The X-15 research project continued to receive research funding as a useful adjunct to missile research. The U.S. military had an ongoing interest in developing reconnaissance Espionage aircraft that would be capable of flying higher and faster than Soviet surface-to-air interceptor missiles of the type that had shot down Francis Gary Powers’s U-2 reconnaissance plane over Sverdlovsk in 1960. Such high-performance aircraft would operate at the very fringe of outer space at altitudes so high that air density was no longer sufficient to support standard aircraft control surfaces, such as ailerons and flaps. It was at the fringe of space that the X-15 proved its worth as a research craft.

To overcome the control problem, the nose and wingtips of the X-15 were outfitted with small thrusters, reaction motors that operated on hydrogen peroxide fuel, to control the vehicle’s pitch, roll, and yaw axes. Similar X-15 research data contributed significantly to the design of the Mercury spacecraft as well as many later high-performance aircraft, such as the Lockheed F-104 Starfighter, the SR-71 Blackbird, and its counterpart, the YF-12 Interceptor, each of which bears a certain resemblance to the X-15.

The X-15 rocket plane, the development cost of which was split between the U.S. Navy and the U.S. Air Force, was designed by Harrison Storm’s Storm, Harrison design team at North American Aviation, with rocket engines built by Reaction Motors of New Jersey. Generally speaking, the X-15 approximated a jet fighter in overall shape and size. The rocket plane weighed 15,000 pounds with empty fuel tanks and 50,914 pounds at maximum gross load, with a length of just over 52 feet, a wingspan of 22.3 feet, and a wing area of 200 square feet. The design of the all-black X-15 had some distinctive features, most obvious of which was a wedge-shaped tail rudder (thicker than any plane built before it) that extended both above and below the fuselage. This gave the X-15 a pronounced resemblance to a V-2 rocket when seen in horizontal flight (the lower/ventral rudder, which housed the rear landing gear skids, was jettisoned before landing). The X-15’s elongated fuselage and short, stubby wings were made of a special nickel-steel alloy, Inconal-X, which possessed unusual structural stability and heat-resistance sufficient to withstand the extreme friction heating and thermal distortion that affected airframes at supersonic speeds. Since the X-15 typically operated at maximum speeds from four to six times the speed of sound, thermal effects from atmospheric friction heating were significant stress factors; at top speed the external hull temperature of the X-15 rose to almost 1,200 degrees Fahrenheit, hot enough to melt stainless steel.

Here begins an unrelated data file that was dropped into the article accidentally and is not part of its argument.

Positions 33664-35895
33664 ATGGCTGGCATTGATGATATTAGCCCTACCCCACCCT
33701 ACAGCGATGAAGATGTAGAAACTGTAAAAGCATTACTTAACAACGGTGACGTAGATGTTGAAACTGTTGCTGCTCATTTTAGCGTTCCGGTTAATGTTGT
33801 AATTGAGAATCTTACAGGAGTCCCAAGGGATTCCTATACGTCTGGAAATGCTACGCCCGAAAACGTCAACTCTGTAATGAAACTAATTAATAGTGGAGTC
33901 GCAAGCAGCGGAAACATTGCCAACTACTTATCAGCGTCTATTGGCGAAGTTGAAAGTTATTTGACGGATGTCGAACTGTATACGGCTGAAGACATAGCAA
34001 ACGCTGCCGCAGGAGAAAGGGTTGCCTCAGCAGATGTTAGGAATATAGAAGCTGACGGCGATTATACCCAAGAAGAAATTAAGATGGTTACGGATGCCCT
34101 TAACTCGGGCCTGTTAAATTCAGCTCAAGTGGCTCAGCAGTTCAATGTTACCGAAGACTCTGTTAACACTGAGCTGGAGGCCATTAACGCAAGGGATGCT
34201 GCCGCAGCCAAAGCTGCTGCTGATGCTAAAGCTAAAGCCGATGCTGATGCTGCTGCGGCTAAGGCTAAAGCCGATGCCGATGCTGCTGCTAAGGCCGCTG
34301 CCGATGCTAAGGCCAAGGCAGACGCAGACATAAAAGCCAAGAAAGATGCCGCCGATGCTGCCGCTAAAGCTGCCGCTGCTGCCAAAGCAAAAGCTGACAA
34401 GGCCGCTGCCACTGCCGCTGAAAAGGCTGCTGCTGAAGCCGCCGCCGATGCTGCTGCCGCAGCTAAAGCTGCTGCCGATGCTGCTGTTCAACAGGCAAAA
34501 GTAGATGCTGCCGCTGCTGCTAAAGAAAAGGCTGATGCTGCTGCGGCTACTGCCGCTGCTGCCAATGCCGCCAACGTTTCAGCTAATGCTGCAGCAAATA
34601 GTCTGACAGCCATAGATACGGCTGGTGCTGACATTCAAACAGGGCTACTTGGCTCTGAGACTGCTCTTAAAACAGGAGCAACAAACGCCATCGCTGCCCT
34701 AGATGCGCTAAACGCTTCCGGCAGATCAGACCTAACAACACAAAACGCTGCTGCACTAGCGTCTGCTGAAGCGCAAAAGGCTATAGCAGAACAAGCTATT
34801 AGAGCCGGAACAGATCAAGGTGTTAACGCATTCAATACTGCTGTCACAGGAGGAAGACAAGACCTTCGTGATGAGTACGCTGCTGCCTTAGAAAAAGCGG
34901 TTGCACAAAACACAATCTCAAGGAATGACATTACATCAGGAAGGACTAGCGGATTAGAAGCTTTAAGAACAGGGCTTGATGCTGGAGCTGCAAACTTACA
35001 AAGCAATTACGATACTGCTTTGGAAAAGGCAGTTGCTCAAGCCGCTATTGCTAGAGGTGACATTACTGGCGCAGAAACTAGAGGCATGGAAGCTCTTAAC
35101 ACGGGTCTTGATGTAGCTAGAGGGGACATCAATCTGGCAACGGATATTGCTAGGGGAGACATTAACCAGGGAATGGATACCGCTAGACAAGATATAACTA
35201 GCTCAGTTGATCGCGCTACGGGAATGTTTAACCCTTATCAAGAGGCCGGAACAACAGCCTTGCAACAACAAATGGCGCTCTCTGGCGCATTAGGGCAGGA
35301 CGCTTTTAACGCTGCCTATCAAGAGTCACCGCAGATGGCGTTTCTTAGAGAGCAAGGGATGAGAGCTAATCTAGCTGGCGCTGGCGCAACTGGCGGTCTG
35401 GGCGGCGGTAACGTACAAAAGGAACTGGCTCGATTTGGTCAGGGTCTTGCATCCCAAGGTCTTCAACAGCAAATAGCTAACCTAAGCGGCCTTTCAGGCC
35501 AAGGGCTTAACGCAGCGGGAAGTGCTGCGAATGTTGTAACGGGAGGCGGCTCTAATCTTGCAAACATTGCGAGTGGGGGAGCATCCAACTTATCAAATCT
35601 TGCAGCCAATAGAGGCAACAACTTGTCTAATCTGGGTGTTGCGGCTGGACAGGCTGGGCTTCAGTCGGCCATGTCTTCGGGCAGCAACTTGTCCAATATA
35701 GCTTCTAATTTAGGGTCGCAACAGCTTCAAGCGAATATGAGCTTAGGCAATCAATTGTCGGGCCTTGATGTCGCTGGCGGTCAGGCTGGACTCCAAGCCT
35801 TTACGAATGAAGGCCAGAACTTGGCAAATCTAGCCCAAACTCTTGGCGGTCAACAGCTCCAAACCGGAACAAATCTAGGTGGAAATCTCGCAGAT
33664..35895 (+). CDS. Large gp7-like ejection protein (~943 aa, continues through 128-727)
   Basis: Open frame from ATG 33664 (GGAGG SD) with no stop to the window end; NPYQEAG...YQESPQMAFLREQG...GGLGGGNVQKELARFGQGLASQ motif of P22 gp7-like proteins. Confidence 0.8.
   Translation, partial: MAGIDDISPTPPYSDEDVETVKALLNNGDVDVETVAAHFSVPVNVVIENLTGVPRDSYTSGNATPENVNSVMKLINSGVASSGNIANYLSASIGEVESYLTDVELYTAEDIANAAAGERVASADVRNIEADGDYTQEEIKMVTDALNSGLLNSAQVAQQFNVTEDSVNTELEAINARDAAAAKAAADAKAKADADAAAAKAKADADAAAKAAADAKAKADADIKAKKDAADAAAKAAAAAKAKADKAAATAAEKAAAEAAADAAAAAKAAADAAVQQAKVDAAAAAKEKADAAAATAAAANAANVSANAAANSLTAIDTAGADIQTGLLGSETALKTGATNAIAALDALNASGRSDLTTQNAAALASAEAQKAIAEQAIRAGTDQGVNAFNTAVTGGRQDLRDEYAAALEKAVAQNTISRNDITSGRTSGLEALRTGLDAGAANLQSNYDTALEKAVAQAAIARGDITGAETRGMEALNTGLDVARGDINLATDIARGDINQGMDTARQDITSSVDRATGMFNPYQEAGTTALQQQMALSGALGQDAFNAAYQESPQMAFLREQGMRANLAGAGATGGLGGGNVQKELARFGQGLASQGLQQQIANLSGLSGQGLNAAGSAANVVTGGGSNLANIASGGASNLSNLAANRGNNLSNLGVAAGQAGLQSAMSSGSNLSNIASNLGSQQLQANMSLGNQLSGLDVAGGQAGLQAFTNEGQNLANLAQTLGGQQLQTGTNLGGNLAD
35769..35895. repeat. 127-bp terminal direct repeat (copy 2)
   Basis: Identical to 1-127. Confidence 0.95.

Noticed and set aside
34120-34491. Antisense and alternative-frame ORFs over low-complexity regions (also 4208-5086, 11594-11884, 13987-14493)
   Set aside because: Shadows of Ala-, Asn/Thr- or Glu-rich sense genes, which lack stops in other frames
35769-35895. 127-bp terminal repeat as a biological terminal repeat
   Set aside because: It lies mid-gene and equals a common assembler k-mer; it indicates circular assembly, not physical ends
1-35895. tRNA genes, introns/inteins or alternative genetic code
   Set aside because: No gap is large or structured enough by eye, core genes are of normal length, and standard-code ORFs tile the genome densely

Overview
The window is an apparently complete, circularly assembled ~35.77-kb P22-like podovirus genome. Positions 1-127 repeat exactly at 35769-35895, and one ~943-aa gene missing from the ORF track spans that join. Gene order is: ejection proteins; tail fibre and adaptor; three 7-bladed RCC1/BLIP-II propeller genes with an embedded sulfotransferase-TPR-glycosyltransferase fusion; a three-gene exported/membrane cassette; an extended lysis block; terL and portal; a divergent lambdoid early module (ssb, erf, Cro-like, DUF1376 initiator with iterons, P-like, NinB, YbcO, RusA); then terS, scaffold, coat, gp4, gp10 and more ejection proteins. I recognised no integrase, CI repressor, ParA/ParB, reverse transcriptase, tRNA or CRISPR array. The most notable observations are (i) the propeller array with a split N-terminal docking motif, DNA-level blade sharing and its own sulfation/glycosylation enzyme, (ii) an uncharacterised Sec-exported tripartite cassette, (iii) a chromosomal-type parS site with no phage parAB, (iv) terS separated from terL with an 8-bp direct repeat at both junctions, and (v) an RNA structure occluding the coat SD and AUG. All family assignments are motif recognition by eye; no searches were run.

Three X-15A’s were built; the first flew a dead-stick, or powerless, test flight on June 8, 1959, piloted by A. Scott Crossfield. The first powered flight, using twin XLR-11 rocket motors brought over from the X-1 program, occurred in November, 1960. Later, a single-nozzle XLR-99/RM2 rocket motor was outfitted to the second X-15, along with two underwing “saddle” fuel tanks to extend the craft’s powered flight time. The power plant of the rocket plane generated 57,000 pounds of thrust, equivalent to more than 600,000 horsepower at 4,000 miles per hour. With the upgraded XLR-99/RM2 engine, the X-15 set speed records (mach 6.72 at 102,100 feet), and altitude records (354,200 feet/70 miles) that remained unbroken until the first space shuttle, Columbia, was launched in 1981.

In a typical flight, the X-15 was carried aloft by a so-called mother ship, a B-29, B-50, or B-52 bomber, specially modified with an attachment fairing mounted to the undersurface of the inboard right wing. At around 45,000 feet altitude, the X-15 was air-dropped from the wing fairing and fell away in a freefall glide. Once clear of the bomber, the X-15’s pilot ignited the main rocket motor for a burn that lasted approximately eighty seconds. This accelerated the rocket plane to altitudes of more than 60 miles. After the rocket plane’s fuel had been expended, the X-15 made a supersonic reentry into the upper atmosphere and, after dissipating excess speed, glided to a 200 mile-per-hour dead-stick landing on a dry lake bed runway at Edwards Air Force Base in the Mojave Desert of Southern California.